We’ve updated our training event schedule. Unfortunately, the webinar on strategic red teaming and scenario planning is full. As you’ll see, we’ve added a two-day Becoming Odysseus session in Maryland in August (registration details soon) as well as a second two-hour online mini-course. If the interest exists, we might offer another session of the scenario planning webinar before the end of August. Just let us know if you’re interested. Finally, note that the first two-hour online course is this Thursday. There’s still time to register!
Please forgive me for a rare personal post. When I was four or five, I remember asking my Dad to draw me a picture of a P-51. When I woke up the next morning, he had already left for work, but the P-51 was there on the table, finished and lightly colored. The world has certainly changed a lot since then, but I thought I’d try my hand at drawing a P-51 myself, this time on the computer. This P-51 is for you, Dad.
Sometimes a bit of time spent up front can pay off handsomely later. It’s the old adage “A stitch in time saves nine,” and we believe it applies to red teaming. In our first two-hour course, “Framing the Red Team Engagement,” we introduce our high-level red teaming process model and address the challenge of incorporating your stakeholders’ problems, goals, and metrics in your design. Doing this before you set your red team loose can not only help aim your team in the right direction, it can also help you preserve analytic consistency and transparency throughout the engagement. In addition to discussing red teaming process, we add frames of reference, stakeholder modeling, and objectives trees to your red teaming toolkit. The course is designed for both beginning and experienced red teamers from all domains. To register, go to our WebEx Training Center page and find the course listed on 4 June. This first offering is limited to students in the United States and Canada. The cost per individual is $149.
Here’s another in our series of red teaming “stickers.” Enjoy!
Regular Red Team Journal readers are probably familiar with our consistent call for better strategic red teaming, and we figure it’s time for us to do something about it. We’ve scheduled a collaborative scenario planning webinar for June 30. We’ll introduce the basic concepts of scenario planning and then jump right into an exercise focused on the broad context of national security. We’re considering running several webinars on different topics and sharing the results on RTJ. (Sorry, but registration is now closed.)
We drafted this last year and then promptly forgot about it! It’s an infographic that introduces some risk concepts we believe red teamers should understand, and we think it nicely complements our earlier post on risk and red teaming. Click the image below to view the whole infographic.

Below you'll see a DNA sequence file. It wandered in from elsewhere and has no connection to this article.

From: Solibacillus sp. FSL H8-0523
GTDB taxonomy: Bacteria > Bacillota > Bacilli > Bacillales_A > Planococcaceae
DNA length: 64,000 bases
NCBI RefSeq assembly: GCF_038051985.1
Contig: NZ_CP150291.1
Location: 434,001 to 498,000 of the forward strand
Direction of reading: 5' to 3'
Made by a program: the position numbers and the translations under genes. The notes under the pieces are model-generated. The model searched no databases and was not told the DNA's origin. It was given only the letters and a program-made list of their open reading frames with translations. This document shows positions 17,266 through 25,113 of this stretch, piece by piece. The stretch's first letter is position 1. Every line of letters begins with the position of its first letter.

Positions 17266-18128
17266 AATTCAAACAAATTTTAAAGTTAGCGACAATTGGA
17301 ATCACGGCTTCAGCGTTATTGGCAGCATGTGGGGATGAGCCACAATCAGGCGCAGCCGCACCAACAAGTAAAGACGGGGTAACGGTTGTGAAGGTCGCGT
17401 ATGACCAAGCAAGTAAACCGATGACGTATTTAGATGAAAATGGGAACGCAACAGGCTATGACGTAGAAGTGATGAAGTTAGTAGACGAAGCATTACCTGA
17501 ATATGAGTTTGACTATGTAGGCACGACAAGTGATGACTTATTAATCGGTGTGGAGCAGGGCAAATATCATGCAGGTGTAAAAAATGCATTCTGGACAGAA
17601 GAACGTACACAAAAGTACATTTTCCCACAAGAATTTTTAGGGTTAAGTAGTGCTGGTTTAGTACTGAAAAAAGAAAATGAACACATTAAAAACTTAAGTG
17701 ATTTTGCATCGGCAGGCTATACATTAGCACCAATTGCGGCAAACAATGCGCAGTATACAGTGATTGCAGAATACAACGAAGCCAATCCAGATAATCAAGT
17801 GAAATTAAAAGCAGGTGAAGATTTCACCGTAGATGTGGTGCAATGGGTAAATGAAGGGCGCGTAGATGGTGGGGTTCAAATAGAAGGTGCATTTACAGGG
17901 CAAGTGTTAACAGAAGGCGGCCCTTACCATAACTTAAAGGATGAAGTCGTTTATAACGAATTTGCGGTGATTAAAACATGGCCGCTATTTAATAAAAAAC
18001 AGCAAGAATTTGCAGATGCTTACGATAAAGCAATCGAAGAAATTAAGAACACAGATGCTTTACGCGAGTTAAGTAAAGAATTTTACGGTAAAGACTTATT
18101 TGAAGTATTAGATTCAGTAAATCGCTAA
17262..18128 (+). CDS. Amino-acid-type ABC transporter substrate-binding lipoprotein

It’s time for myth #4, and here it is: Red teaming is exclusively a security practice. Yes, red teaming flourishes in the security domain, but we sometimes forget that it’s a general-purpose tool. For example, an undergraduate economics major recently told us that when studying cases of business failure he saw assorted opportunities for red teaming. We couldn’t agree more.1 Red teaming is a practice that applies broadly to all decision making. Pick your domain, and you can apply red teaming to it. Whether you’re facing an adversary, a competitor, or just a decent dose of uncertainty, it almost always pays to employ a degree of devil’s advocacy, if not a more structured form of red teaming. In fact, we recommend adopting a red teamer’s point of view whenever you face a consequential decision.
A metric is “A system or standard of measurement,”1 and we generally combine a target and a metric to define success or failure. In this way, metrics quantify our goals. For example, we might define success as sales of more than $1 million (the target) dollars (the metric), or we might define failure as damage to at least 10 (the target) systems (the metric). When red teaming, it is essential to understand both the defender’s and the attacker’s metrics. Read on …
- http://www.oxforddictionaries.com/us/definition/american_english/metric, definition noun/technical. [↩]
As part of our ongoing Spring-cleaning effort, we’ve revised our Resources page to feature …
- A new Red Teaming Links page (essentially the old Resources page with new and refreshed links),
- The RTJ Quotes page,
- The “See It Like Jones Would” essay series,
- The Two-Minute Interviews,
- The Myths of Red Teaming, and
- The Red Teamer’s Go-To Moves.
You’ll now find the classes of items that warrant their own pages (links, quotes, and the Jones essays) as submenu items under “Resources” tab on the top menu bar. We’ll add pages and menu items for the rest of the series as they grow and require their own pages. Contact us if you know of something of interest to the red teaming community you think we should add to the Red Teaming Links page.